The case of smuggling monkeys from Guinea, which has been studied for the past two years by Armenia’s State Revenue Committee (SRC), has been dropped.
Hetq has received the decision by V. Hakobjanyan, an investigator with the SRC’s Special Serious Case Division.
The reason the case was shelved, according to the decision, is a bill passed by Armenia’s parliament on June 15 of this year. The bill, “Changes and Additions to Armenia’s Criminal Code”, has made Article 215 of the Criminal Code regarding contraband no longer applicable. Thus, Hakobjanyan decided to drop the animal smuggling case.
According to the investigation and court procedures, it was revealed that Zoo Fauna Art company owner Artur Khachatryan had purchased various animals, including two Pan Paniscus primate for $65 each on March 13, 2011 from the Domestic Animal Village company in the UAE.
Khachatryan imported the primates into Armenia on May 13 and paid the customs fees,
During the preliminary investigation, information was received from the Interpol branch in the Congo, via Armenia’s Interpol branch office, that two bonobos, listed in the CITES and not subject to sale, were in Armenia, and that, in all probability, the CITES paperwork had been forged.
At the same time, it was revealed that Khachatryan rented one of the bonobos to Serengeti Ltd. owner Artyom Vardanyan. However, sometime in mid-December 2013, the bonobo fell ill and died. The other bonobo died two months after being imported to Armenia, when it was being cared for at the Zo Fauna Ard site.
A forensic examination was ordered to reveal the nature and process for the CITES permits for the importation of the bonobos. The examination was also to look at the seals of the permits.
According to the conclusion of the examiner, a CITES document letterhead was made using offset typography, and the serial number was obtained by using state of the art printing. A typewriter was used to fill in the text. The signature was affixed by using purplish paint in a fountain pen. At the bottom, a round seal was first affixed and then the signature was added. The signature was good for more than three years.
We should note that the forensic examination didn’t identify if an appropriate official signed the document, and thus if the signature belonged to an authorized official. It merely noted how the signature was performed – by “duplication”, “by copying”.
Examiner Hakobjanyan also noted that via Interpol’s office in Armenia, queries were made to the Interpol office in the DRC regarding Artur Khachatryan to obtain incriminating evidence and documentation as to whether Khachatryan violated the DRC’s law of nature preservation (Law 14/003, Article 79). However, despite numerous inquiries and reminders, no information or documents were received from the DRC’s Interpol office, which had launched a search for Artur Khachatryan.
At the same time, according to the document received from Armenia’s Interpol office: “According to data received from non-credible sources, the value of a bonobo in the market is $20,200-24,200. In the country of origin, the DRC, those trafficking in the sale of bonobos demand a price of US$500-1,000 for one primate.”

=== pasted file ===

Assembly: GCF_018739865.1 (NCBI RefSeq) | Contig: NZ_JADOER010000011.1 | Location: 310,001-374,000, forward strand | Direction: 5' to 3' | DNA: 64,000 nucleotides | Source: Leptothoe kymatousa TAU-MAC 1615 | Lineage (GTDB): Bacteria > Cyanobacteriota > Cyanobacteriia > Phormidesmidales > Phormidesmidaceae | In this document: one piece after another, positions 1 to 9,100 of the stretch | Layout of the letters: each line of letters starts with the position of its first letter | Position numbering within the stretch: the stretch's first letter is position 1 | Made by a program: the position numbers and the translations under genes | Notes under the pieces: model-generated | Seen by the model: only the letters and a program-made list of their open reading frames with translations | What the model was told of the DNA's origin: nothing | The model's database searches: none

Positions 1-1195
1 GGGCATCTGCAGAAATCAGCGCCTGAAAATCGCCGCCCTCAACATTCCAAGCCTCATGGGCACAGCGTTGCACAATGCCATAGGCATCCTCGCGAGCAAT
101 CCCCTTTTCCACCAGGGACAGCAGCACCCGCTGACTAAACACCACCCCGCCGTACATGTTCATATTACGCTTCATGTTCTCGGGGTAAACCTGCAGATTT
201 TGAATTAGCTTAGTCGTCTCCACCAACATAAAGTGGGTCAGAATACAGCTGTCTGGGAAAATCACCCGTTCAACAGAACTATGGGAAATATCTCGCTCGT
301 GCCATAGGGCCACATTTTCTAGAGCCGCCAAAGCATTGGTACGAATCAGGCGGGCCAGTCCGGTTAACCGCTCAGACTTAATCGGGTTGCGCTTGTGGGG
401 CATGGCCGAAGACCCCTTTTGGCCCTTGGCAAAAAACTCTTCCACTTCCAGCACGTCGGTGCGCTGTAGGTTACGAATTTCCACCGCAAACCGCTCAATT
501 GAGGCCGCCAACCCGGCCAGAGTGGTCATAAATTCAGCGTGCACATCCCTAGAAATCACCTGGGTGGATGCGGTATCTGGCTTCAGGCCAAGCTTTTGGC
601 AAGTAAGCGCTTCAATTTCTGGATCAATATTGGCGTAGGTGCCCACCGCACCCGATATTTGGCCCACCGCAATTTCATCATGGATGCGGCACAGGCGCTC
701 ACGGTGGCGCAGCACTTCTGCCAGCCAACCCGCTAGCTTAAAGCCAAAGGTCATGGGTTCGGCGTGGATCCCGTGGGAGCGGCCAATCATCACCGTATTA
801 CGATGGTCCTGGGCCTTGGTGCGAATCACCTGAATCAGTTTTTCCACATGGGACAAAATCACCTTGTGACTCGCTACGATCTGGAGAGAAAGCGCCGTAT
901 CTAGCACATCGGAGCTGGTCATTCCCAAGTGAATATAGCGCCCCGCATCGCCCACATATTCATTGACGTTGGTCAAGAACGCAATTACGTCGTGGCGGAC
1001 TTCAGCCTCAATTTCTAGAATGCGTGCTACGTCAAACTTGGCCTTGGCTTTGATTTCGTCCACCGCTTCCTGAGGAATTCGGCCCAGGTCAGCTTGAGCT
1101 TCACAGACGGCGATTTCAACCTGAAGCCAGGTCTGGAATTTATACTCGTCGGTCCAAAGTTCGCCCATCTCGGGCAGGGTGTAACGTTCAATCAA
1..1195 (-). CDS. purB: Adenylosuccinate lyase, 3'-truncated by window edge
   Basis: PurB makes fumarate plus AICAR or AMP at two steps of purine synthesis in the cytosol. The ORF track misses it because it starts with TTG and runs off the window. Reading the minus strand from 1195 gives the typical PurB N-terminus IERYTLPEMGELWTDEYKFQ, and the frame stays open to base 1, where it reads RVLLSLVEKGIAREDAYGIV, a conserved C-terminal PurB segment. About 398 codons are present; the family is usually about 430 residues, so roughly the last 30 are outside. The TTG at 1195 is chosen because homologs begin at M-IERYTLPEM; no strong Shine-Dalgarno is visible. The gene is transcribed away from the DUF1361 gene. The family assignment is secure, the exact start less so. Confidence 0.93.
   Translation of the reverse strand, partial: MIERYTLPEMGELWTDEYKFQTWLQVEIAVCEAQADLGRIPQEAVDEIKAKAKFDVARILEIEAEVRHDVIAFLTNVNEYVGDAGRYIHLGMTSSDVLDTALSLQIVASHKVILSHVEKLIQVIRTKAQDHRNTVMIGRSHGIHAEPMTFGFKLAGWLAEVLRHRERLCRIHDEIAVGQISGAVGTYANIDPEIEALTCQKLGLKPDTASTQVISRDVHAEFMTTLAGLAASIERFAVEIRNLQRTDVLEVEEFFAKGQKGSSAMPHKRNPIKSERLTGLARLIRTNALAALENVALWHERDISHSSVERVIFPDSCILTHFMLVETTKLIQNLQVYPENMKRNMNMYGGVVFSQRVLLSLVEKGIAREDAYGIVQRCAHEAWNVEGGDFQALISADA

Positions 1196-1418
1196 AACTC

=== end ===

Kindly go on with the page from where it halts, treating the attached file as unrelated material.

The pre-investigative body did not clarify how Artur Khachatryan could, in these circumstances, obtain such an expensive primate for $65.
According to data provided by the SRC, in addition to these two bonobos, another five were imported to Armenia in 2011-2012, and that they never left the country. The investigation never looked at what happened to the imported bonobos and their current location.
Prior to all this, Jambo Park owner Artyom Vardanyan, who was arrested on March 23 at the Kilimanjaro International Airport who attempted to transport 61 monkeys out of the country, remains in jail. It was revealed that the animals were destined for Artur Khachatryan.
It appears that Artur Khachatryan fears going after his cargo. He is avoiding possible arrest due to a manhunt launched against him as part of a criminal case in the Congo.
In the summer of 2015, Artur Khachatryan exported parrots, turtles, leopards and 90 monkeys to Russia. The importer is one Edward Khachatourian, a resident of Russia, and Artur Khachatryan’s partner. Edward is in the business of selling exotic animals.
Edward Khachatourian sold the animals to Russia’s Chumakov Institute of Poliomyelitis and Virus Encephalitis as part of an open state competition to purchase laboratory animals to test the efficacy of immuno-biological substances.
The question arises why Edward Khachatourian is importing monkeys to Russia via Armenia when he can do so directly from Africa.
Armenia’s SRC failed to clarify these and other questions. Rather, it hastened to drop the criminal case and didn’t even wait for the documents from the Congo.
Photo (from left): Artyom Vardanyan and Artur Khachatryan. (Artyom Vardanyan’s phot is from his Facebook page and Artur Khachatryan’s photo is from Aravot)